Covid-19 - parent info

COVID-19: Information for Parents / Carers

We have implemented a range of new measures to help both staff and pupils to stay safe and well.

Having opened to all children in September, you can read our procedures in full below. We encourage you to read these plans in detail so that you understand how school will run this term.

All of our plans are underpinned by government guidance.

Please also find below some links to useful information about how we are dealing with the coronavirus (COVID-19) pandemic. This webpage will be updated regularly.

Letters to Parents

Key Policies relating to Covid-19

Latest advice for parents from the Government

Home Learning

EMAT NHS Track and Trace Privacy Notice

Who can come to school and when?

All children should be back in school full-time from September. 

Anyone who is ill should not come to school. This is very important in minimising the risk of spreading coronavirus (COVID-19).

Government guidance states:

"When we made the decision to ask schools to open only to a small number of children, this was done with the aim of reducing transmission of coronavirus (COVID-19), to protect the NHS and save lives. As the situation improved, we began to consider how we could bring more children and young people back into schools, and supported primary schools to do so from 1 June, focusing on some year groups being educated in small ‘bubbles’, and secondary schools from 15 June, with year 10 and 12 spending some time in school in small groups, with public health risk reduction measures in place. Since 15 June, primary schools have also had flexibility to bring back other pupils where they have space to do so.

Now, the circumstances have changed. The prevalence of coronavirus (COVID-19) has decreased, our NHS Test and Trace system is up and running, and we are clear about the measures that need to be in place to create safer environments within schools."

Please note that whilst is our full intention to welcome all pupils back in September, the possibility of a local lockdown remains, should the COVID-19 situation worsen again in Milton Keynes. In the event of a local lockdown, school may be closed and we would resume our online learning provisions.

Does my child have to come to school?

Yes. Usual rules on school attendance will apply, including:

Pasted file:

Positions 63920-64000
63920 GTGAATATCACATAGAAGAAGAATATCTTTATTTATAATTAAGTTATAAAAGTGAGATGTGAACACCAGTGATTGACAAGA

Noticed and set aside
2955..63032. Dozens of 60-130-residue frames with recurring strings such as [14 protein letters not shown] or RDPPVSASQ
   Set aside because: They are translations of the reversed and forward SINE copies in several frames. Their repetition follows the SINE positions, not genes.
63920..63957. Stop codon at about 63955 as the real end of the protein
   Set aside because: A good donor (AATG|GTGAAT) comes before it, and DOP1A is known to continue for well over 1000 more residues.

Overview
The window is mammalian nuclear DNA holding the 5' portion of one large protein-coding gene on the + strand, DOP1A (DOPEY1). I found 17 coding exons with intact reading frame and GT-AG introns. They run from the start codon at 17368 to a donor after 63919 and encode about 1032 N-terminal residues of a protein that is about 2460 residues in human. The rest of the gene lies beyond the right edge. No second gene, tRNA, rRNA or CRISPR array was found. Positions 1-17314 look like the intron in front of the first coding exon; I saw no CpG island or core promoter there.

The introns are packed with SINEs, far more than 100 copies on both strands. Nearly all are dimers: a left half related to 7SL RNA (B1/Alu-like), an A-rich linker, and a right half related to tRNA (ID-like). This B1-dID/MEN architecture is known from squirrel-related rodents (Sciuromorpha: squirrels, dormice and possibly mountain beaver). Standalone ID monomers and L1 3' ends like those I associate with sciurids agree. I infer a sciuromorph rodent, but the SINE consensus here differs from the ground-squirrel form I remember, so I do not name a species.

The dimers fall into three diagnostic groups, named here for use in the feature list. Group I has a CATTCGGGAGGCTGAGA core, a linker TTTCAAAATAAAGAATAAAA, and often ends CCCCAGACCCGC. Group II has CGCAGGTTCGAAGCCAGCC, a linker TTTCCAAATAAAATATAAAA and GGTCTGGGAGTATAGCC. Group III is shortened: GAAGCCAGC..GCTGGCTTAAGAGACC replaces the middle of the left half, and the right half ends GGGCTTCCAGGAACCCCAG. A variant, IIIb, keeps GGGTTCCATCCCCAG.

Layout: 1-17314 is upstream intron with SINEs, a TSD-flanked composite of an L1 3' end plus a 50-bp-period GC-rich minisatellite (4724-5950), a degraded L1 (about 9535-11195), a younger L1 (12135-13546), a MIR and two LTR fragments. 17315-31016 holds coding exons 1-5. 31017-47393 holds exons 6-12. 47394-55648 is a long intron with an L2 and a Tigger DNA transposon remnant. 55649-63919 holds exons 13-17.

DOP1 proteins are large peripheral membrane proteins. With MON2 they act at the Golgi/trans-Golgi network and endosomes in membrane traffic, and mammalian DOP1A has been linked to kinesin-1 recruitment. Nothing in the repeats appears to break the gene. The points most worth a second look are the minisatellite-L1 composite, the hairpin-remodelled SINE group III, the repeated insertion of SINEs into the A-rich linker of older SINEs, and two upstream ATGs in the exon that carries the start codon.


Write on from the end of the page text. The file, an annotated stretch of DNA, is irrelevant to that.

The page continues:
• parents’ duty to secure that their child attends regularly at school where the child is a registered pupil at school and they are of compulsory school age;
  • schools’ responsibilities to record attendance and follow up absence
  • the availability to issue sanctions, including fixed penalty notices in line with local authorities’ codes of conduct

The government guidance states:

"The risk to children themselves of becoming severely ill from coronavirus (COVID-19) is very low and there are negative health impacts of being out of school.

Lower academic achievement also translates into long-term economic costs due to having a less well-qualified workforce. This affects the standard of living that today’s pupils will have over the course of their entire life. For many households, school closures have also affected their ability to work. As the economy begins to recover, we need to remove this barrier so parents and carers can return to work.

Given the improved position, the balance of risk is now overwhelmingly in favour of children returning to school. For the vast majority of children, the benefits of being back in school far outweigh the very low risk from coronavirus (COVID-19)…As a result, we can plan for all children to return and start to reverse the enormous costs of missed education. This will be an important move back towards normal life for many children and families.

While coronavirus (COVID-19) remains in the community, this means making judgments at a school level about how to balance minimising any risks from coronavirus (COVID-19) by maximising control measures with providing a full educational experience for children and young people…